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West Texas Intermediate crude dropped to the lowest level in more than a week as falling demand boosted fuel inventories amid concern that the Federal Reserve will curb stimulus.
Prices slid as much as 1.1 percent. Stockpiles of gasoline and distillate fuels, including diesel and heating oil, jumped the most last week since Jan. 4, the Energy Information Administration reported on Dec. 11. The Fed will start slowing its monthly bond purchases at its Dec. 17-18 meeting, according to 34 percent of economists surveyed Dec. 6 by Bloomberg, an increase from 17 percent in on Nov. 8.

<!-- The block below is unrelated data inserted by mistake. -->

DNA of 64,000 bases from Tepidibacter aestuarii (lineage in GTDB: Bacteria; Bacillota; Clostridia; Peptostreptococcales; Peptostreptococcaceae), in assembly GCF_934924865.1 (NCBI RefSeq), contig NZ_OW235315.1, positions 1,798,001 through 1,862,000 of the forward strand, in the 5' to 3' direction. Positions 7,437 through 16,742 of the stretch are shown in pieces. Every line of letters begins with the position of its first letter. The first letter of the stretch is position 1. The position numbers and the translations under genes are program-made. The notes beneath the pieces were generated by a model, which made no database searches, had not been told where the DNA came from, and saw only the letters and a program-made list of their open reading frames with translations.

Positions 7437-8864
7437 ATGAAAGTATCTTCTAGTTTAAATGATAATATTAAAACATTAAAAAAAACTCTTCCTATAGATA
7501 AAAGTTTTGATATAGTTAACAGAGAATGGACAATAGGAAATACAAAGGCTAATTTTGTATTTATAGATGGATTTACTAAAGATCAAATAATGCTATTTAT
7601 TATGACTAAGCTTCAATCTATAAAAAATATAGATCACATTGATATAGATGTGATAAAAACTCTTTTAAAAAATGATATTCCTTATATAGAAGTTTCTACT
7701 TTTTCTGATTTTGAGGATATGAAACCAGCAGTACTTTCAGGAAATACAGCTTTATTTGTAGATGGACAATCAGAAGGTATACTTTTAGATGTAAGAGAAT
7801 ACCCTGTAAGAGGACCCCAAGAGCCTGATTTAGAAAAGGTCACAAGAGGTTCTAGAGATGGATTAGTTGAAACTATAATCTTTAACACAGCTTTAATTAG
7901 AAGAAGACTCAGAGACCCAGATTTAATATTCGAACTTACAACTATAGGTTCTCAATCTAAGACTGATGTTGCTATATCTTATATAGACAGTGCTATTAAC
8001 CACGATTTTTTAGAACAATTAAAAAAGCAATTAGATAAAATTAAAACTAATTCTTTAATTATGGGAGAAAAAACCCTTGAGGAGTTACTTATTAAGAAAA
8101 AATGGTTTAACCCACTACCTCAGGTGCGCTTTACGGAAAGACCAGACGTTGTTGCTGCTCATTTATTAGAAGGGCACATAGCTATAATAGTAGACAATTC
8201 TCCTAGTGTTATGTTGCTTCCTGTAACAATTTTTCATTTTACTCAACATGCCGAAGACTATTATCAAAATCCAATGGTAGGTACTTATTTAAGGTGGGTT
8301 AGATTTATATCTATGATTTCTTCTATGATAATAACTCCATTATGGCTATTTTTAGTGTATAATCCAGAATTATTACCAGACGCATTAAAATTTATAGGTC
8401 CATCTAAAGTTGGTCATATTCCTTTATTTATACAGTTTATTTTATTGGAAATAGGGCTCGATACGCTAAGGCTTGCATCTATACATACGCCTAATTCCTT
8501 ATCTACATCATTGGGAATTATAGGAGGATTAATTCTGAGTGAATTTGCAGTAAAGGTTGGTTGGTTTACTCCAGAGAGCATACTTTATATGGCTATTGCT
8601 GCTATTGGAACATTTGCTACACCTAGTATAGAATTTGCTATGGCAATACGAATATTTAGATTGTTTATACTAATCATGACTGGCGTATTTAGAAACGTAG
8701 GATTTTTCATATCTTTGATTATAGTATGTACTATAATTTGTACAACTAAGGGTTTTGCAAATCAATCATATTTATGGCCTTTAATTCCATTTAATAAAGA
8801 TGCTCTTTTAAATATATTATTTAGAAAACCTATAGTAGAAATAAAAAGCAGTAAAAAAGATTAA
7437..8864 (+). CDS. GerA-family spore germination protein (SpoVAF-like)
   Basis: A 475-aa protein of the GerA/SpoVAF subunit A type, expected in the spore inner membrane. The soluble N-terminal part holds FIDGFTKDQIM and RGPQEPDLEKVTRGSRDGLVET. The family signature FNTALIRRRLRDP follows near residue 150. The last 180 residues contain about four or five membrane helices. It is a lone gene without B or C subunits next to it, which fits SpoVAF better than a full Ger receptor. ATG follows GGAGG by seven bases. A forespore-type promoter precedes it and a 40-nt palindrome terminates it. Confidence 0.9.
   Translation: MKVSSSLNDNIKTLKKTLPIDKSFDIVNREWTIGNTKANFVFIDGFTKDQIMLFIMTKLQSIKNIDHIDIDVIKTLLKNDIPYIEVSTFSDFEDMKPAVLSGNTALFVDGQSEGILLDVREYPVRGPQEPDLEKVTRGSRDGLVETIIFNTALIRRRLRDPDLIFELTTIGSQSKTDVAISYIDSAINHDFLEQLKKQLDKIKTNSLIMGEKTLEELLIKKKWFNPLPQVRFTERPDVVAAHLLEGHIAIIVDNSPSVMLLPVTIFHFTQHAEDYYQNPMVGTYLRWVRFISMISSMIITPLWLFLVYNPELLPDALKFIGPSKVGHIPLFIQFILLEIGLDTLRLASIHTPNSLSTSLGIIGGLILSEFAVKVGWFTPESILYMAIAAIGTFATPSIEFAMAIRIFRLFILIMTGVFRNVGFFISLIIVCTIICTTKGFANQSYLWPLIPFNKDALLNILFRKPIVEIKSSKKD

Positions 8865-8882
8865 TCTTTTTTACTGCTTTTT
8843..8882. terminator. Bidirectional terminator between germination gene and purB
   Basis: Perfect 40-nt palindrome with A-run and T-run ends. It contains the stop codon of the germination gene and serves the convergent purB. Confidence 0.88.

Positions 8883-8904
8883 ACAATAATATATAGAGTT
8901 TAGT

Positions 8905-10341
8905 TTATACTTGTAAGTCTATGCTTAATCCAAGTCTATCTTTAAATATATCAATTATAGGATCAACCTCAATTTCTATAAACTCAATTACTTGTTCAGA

weak and if we don’t see it become stronger, the market will come under pressure,”
said Gene McGillian, an analyst and broker at Tradition Energy in
WTI for January delivery declined 84 cents, or 0.9 percent, to $96.66 a barrel at 10:07 a.m. on the New York Mercantile Exchange. The volume of all futures traded was 3.2 percent below the 100-day average. Futures are down 1 percent this week. Prices increased $6.98 between Nov. 27 and Dec. 11, based on intraday prices.
Brent for January settlement, which expires on Dec. 16, dropped 29 cents, or 0.3 percent, to $108.38 a barrel on the London-based ICE Futures Europe exchange. The more-active February contract traded 38 cents lower at $108. The European benchmark crude was at a $11.72 premium to WTI, compared with $11.06 yesterday.
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